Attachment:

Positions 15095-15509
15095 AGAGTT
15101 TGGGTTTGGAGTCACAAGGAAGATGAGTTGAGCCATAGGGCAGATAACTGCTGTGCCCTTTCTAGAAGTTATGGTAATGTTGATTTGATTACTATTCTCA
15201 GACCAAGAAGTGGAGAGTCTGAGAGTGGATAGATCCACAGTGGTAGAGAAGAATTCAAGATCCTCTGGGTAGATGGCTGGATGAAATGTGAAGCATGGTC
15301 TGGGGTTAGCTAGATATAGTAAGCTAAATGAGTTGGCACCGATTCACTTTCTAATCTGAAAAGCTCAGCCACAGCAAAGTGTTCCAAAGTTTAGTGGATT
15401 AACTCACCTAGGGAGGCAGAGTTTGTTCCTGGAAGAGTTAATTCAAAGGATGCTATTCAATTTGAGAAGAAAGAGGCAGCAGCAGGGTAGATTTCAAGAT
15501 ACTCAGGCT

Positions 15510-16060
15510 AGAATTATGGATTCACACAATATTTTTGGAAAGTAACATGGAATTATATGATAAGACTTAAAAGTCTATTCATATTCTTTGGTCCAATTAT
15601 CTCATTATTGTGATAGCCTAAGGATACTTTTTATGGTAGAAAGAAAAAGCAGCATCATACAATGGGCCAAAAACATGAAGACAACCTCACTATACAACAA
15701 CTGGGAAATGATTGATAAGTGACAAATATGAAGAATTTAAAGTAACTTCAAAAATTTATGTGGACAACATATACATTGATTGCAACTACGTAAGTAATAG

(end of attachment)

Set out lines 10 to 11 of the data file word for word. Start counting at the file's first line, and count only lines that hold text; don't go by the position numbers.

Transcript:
15601 CTCATTATTGTGATAGCCTAAGGATACTTTTTATGGTAGAAAGAAAAAGCAGCATCATACAATGGGCCAAAAACATGAAGACAACCTCACTATACAACAA
15701 CTGGGAAATGATTGATAAGTGACAAATATGAAGAATTTAAAGTAACTTCAAAAATTTATGTGGACAACATATACATTGATTGCAACTACGTAAGTAATAG